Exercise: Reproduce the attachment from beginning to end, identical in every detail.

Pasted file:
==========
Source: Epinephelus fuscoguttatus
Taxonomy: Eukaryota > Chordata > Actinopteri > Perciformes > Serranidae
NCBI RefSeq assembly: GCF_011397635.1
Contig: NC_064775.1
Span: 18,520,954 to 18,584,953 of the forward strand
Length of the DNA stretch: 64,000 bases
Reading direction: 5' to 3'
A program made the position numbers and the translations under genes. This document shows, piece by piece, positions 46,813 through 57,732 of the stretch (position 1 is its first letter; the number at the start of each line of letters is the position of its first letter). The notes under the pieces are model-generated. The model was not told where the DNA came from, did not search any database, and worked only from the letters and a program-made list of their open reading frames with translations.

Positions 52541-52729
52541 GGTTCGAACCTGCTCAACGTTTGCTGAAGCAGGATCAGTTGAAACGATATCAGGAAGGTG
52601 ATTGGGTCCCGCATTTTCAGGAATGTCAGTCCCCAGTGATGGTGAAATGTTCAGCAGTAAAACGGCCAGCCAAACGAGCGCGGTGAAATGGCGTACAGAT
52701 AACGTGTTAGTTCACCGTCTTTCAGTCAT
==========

Source: Epinephelus fuscoguttatus
Taxonomy: Eukaryota > Chordata > Actinopteri > Perciformes > Serranidae
NCBI RefSeq assembly: GCF_011397635.1
Contig: NC_064775.1
Span: 18,520,954 to 18,584,953 of the forward strand
Length of the DNA stretch: 64,000 bases
Reading direction: 5' to 3'
A program made the position numbers and the translations under genes. This document shows, piece by piece, positions 46,813 through 57,732 of the stretch (position 1 is its first letter; the number at the start of each line of letters is the position of its first letter). The notes under the pieces are model-generated. The model was not told where the DNA came from, did not search any database, and worked only from the letters and a program-made list of their open reading frames with translations.

Positions 52541-52729
52541 GGTTCGAACCTGCTCAACGTTTGCTGAAGCAGGATCAGTTGAAACGATATCAGGAAGGTG
52601 ATTGGGTCCCGCATTTTCAGGAATGTCAGTCCCCAGTGATGGTGAAATGTTCAGCAGTAAAACGGCCAGCCAAACGAGCGCGGTGAAATGGCGTACAGAT
52701 AACGTGTTAGTTCACCGTCTTTCAGTCAT